ECONOMICS OF EDUCATION: Are there any benefits of age earning profiles?

CHAPTER TWO

THEORY OF HUMAN CAPITAL

2a iv). State the benefits of age earning profiles.

MEASURING BENEFITS OF AGE EARNINGS PROFILES

Age-earnings profiles are statistics obtained and classified according to age (experiences) and education. This is because earnings depend upon a person’s age, educational qualification, and experiences. Data is collected on the earnings of a sample of workers at a single point in time (i.e, cross-sectional data). The profiles are used to compare the earnings attributable to less education with those for more education or example the, comparison between net incomes of secondary school leavers. The difference in earnings is usually taken as a revelation of direct benefits accruing to expenditures incurred by individuals with more education. Age earnings profiles are therefore used to calculate average lifetime earnings associated with different levels of education.

Characteristics of age-earning profiles:

Age-earning profiles indicate that:

  1. Earnings are highly correlated with education; at every age, the highly educated as a group, earn more than their counterparts with else education and therefore, there is no crossing of profiles.

    Earnings are highly correlated with education at every age
  2. Earnings rise with age to a single peak after which there is a slow decline
  3. The profiles are steeper for higher educated individuals than for those with less education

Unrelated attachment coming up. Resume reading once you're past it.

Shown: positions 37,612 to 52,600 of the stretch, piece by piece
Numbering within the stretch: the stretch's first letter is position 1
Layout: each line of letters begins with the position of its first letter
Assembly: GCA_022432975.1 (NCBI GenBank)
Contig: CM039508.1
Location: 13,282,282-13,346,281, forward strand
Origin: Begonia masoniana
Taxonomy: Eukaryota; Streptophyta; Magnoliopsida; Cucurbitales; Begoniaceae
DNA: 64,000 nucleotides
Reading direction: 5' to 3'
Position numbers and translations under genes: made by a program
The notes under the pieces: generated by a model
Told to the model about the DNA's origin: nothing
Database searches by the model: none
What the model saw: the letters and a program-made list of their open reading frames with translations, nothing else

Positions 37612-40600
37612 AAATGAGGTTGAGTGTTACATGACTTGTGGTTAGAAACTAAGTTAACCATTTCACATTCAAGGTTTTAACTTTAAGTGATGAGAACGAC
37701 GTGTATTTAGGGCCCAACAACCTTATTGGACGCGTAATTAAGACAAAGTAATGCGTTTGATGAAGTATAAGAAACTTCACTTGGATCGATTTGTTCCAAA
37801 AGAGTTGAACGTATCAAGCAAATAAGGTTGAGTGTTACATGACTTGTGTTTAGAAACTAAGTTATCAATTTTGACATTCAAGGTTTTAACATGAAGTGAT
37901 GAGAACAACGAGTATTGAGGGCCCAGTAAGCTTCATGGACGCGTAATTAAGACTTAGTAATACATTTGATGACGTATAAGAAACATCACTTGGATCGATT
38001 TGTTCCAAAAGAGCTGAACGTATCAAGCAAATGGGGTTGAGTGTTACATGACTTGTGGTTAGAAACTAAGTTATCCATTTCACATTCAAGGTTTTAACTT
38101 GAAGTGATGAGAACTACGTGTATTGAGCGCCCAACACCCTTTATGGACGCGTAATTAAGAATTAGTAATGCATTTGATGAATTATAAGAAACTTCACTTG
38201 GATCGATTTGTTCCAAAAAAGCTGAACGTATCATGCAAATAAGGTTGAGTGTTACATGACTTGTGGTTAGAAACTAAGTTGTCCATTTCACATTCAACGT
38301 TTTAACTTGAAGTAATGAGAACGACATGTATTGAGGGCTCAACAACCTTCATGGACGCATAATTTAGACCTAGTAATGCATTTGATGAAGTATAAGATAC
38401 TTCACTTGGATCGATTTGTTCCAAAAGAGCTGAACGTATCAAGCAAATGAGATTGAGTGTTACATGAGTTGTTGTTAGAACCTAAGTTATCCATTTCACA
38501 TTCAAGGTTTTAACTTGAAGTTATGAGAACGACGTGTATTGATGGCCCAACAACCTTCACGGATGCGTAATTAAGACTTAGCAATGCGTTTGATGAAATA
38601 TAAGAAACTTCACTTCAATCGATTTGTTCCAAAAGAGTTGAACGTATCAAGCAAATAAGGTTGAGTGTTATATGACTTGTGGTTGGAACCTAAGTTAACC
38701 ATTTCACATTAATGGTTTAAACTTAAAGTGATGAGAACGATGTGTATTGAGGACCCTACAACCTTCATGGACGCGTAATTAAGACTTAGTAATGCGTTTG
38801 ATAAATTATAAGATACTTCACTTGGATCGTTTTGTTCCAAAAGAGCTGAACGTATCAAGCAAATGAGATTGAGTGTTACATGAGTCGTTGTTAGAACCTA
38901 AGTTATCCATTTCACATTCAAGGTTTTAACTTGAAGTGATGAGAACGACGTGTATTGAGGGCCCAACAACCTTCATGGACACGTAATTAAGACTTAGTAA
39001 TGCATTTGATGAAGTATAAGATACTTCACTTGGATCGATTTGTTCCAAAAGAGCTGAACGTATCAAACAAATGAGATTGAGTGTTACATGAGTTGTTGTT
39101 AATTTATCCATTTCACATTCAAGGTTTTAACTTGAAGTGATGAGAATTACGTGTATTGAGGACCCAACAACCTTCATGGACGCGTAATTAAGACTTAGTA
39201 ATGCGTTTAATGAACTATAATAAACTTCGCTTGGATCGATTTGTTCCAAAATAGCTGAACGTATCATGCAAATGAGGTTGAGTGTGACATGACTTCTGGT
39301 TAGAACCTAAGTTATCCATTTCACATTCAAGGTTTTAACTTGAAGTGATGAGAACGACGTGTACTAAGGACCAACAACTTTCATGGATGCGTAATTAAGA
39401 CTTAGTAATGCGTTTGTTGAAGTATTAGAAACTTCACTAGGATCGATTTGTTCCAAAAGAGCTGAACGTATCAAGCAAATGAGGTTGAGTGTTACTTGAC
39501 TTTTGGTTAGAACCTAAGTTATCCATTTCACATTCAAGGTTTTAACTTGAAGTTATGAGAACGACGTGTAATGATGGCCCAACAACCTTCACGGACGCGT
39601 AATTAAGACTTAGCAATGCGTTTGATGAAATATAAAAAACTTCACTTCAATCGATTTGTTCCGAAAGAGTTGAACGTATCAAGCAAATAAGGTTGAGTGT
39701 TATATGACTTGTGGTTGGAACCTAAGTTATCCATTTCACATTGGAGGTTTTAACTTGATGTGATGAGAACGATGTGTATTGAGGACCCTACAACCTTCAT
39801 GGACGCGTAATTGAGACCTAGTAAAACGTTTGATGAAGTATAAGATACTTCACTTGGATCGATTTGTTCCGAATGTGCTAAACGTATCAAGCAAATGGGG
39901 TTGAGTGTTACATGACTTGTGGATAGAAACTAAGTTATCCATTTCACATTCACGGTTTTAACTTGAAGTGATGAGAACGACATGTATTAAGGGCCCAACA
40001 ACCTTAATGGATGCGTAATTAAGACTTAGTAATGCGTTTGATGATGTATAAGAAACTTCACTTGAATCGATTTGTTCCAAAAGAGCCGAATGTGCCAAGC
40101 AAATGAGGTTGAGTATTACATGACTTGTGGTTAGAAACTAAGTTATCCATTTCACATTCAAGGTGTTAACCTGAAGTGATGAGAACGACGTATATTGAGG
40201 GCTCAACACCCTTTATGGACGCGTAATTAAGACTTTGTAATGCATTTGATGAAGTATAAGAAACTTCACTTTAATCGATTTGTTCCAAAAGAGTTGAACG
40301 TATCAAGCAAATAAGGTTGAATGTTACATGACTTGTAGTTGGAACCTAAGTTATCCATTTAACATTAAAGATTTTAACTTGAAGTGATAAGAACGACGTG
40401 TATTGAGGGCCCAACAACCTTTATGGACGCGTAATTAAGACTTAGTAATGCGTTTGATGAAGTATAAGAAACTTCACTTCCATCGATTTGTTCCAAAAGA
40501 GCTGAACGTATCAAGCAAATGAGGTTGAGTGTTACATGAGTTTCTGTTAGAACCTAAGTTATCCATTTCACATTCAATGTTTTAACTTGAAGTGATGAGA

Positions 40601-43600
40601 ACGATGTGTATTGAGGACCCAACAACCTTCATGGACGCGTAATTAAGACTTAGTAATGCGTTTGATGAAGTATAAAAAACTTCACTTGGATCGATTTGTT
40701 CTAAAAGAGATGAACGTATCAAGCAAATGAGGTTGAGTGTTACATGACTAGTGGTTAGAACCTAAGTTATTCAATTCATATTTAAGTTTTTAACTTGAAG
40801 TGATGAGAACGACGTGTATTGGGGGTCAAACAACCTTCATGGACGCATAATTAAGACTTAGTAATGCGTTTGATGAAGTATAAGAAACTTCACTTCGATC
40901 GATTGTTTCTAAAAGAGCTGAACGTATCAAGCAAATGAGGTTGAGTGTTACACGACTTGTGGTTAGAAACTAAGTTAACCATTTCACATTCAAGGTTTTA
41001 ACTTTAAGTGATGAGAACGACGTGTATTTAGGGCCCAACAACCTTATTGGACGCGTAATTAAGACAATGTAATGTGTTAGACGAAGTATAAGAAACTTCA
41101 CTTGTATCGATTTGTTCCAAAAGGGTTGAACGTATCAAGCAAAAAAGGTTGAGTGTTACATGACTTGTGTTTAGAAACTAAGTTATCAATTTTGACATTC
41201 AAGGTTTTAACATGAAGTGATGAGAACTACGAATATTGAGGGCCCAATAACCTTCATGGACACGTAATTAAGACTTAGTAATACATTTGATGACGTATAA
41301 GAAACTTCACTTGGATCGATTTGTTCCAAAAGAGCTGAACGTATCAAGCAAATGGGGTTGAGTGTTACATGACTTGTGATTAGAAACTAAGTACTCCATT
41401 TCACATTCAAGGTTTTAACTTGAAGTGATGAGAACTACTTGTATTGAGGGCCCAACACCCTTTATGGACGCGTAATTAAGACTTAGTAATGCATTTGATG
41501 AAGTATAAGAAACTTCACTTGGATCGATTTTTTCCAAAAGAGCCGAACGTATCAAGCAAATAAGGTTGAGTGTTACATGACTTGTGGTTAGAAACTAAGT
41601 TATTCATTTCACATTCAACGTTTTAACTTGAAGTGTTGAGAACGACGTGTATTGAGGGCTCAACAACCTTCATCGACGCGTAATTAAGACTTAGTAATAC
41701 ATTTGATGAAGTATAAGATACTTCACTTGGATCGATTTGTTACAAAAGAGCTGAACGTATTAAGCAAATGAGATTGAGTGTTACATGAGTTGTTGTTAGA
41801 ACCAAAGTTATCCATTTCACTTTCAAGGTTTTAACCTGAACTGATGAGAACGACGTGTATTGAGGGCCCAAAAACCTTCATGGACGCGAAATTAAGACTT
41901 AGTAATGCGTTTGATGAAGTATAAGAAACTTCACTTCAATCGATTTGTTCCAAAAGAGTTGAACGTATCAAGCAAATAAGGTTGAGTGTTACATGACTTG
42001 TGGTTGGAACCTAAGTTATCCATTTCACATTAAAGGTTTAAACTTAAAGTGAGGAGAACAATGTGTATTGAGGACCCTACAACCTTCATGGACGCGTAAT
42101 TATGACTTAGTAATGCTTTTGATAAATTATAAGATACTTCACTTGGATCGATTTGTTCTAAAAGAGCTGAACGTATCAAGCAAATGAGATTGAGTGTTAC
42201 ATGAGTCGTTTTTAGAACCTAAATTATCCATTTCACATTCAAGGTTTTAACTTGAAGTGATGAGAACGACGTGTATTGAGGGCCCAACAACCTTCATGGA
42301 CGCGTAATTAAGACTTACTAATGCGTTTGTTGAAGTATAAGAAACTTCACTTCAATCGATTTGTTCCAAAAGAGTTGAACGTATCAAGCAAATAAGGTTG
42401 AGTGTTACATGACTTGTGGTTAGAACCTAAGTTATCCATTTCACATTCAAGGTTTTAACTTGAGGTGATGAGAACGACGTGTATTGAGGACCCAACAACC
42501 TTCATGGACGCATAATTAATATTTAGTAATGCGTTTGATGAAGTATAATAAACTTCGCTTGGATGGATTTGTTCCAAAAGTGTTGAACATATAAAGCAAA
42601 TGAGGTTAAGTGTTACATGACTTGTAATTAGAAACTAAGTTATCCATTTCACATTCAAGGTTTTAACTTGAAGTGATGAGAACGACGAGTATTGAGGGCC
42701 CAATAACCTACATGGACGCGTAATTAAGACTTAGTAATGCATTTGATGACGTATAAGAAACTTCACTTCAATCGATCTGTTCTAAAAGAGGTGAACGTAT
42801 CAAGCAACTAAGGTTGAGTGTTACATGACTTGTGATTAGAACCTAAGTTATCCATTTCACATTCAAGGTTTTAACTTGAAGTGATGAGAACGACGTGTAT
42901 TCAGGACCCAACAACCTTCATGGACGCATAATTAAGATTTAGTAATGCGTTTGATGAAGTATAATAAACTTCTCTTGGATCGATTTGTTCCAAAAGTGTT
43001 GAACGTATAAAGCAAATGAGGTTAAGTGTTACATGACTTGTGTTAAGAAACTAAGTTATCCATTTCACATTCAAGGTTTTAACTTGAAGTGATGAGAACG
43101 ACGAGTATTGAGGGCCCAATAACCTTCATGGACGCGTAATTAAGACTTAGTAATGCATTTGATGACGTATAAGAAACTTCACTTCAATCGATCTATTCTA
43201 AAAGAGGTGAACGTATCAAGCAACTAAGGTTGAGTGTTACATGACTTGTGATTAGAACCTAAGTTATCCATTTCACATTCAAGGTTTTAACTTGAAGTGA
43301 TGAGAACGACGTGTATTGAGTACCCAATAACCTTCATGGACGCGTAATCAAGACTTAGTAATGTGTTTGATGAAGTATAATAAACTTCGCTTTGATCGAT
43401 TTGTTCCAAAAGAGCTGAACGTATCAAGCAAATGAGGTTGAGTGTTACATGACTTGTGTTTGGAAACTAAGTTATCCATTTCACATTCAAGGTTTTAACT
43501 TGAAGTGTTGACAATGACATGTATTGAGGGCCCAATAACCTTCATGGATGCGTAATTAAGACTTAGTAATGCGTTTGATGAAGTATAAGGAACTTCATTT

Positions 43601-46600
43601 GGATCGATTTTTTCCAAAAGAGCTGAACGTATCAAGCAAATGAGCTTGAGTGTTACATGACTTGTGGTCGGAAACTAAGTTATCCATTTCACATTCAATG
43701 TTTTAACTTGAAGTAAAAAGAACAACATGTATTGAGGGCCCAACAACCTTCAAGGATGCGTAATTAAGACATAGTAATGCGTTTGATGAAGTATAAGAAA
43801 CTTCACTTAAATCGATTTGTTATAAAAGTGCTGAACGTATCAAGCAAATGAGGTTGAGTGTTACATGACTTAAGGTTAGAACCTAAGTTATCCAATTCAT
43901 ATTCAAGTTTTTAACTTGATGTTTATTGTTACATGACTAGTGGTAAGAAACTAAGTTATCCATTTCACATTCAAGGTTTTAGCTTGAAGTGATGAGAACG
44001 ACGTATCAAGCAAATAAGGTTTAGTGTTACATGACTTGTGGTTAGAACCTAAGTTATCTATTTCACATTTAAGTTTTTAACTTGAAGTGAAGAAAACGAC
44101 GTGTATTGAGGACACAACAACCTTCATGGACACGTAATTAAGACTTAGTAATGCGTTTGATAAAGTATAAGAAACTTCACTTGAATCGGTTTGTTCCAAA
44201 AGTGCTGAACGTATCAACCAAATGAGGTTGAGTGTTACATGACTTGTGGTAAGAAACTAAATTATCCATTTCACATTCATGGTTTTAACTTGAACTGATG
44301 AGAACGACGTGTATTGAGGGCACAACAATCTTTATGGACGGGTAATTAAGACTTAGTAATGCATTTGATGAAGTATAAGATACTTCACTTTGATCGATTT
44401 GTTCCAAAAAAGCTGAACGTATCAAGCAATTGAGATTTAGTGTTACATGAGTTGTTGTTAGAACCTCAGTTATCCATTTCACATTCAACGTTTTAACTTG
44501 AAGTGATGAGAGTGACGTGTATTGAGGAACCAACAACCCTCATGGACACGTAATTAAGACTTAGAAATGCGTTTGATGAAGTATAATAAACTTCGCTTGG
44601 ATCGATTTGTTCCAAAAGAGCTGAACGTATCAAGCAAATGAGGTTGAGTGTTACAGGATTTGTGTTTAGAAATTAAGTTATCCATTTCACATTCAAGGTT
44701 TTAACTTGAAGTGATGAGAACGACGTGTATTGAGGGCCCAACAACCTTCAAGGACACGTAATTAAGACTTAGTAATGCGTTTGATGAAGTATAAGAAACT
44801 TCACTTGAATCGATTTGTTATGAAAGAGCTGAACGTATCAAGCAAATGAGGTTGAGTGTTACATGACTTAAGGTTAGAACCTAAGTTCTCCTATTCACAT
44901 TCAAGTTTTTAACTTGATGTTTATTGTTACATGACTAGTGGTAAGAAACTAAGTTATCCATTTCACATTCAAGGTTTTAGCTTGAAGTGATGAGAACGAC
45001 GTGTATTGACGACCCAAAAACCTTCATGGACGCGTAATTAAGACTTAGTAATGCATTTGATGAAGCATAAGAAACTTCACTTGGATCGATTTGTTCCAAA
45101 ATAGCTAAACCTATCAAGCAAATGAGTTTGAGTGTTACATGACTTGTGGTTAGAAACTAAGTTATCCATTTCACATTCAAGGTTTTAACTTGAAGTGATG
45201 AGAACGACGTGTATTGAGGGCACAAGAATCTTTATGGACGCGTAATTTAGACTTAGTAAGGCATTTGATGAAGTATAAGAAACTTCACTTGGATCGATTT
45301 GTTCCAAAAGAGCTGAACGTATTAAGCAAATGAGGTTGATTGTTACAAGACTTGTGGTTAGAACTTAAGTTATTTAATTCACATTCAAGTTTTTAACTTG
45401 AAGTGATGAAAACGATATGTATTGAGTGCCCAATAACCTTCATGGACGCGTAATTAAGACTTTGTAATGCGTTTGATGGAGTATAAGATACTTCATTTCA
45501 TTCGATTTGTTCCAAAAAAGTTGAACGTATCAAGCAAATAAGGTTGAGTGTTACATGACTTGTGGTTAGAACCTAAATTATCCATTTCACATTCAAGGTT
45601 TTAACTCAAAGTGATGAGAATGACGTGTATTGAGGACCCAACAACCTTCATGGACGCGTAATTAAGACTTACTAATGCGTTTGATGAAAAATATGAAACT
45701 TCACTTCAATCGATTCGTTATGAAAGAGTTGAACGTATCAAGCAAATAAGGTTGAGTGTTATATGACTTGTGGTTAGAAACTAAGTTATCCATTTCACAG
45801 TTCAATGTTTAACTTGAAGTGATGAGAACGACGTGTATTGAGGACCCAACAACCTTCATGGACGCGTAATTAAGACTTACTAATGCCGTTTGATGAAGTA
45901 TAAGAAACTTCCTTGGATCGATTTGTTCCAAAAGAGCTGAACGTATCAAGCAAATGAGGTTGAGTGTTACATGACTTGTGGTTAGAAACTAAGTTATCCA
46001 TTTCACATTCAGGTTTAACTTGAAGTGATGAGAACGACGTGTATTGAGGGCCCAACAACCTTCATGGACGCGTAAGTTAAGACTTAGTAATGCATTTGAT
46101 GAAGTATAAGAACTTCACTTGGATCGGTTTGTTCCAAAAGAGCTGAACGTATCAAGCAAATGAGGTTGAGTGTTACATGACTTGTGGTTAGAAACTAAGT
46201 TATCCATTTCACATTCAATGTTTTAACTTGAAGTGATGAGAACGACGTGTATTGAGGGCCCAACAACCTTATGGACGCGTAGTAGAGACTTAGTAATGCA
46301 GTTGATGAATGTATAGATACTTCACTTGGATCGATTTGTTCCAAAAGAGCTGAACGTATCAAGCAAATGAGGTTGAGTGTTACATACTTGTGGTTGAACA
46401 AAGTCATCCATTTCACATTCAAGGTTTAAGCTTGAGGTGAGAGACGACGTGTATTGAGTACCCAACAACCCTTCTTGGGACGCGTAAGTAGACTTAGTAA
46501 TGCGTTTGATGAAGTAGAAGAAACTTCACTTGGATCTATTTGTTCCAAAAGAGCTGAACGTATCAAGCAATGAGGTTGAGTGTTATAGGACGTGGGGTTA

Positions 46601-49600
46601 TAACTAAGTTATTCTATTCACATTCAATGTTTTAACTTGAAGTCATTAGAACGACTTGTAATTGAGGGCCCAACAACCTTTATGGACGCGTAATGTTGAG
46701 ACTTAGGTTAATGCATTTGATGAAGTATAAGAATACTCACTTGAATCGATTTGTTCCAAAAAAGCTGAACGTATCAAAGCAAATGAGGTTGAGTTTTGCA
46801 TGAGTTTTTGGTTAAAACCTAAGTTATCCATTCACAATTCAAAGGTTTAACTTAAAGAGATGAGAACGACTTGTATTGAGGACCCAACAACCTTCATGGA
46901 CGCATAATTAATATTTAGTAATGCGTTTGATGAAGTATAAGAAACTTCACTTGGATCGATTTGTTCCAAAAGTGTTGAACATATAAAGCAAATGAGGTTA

4. The higher the level of education attained by a worker, the later the age at which earning reach their peak

Limitations of age-earnings profiles:

  • Difficulty in quantifying increased productivity (a direct benefit of education) especially where wages are not allowed to respond to market forces of demand and supply. It should be obvious that productivity is more likely to be lower than wages because wages will not be equal to the value of workers marginal producer.
  • Differences in earning are not entirely determined by differences in education. Other factors also influences, e.g., age, natural ability, social class, occupation, sex, inheritance, motivation etc.

 

Differences in earning are not entirely determined by differences in education.

 

  • Difficulty in quantifying indirect especially psychological satisfaction arising from education as one climbs socio-economic ladder.
  • Studies have shown that education plays a critical role in the socio-economic development of any nation. The world today is a knowledge-based globalized society in which ICT has created an information superhighway. This emergence of a globalized knowledge society puts a high premium on education. Without a sound education, one faces the danger of becoming functionally illiterate in this new world.

 

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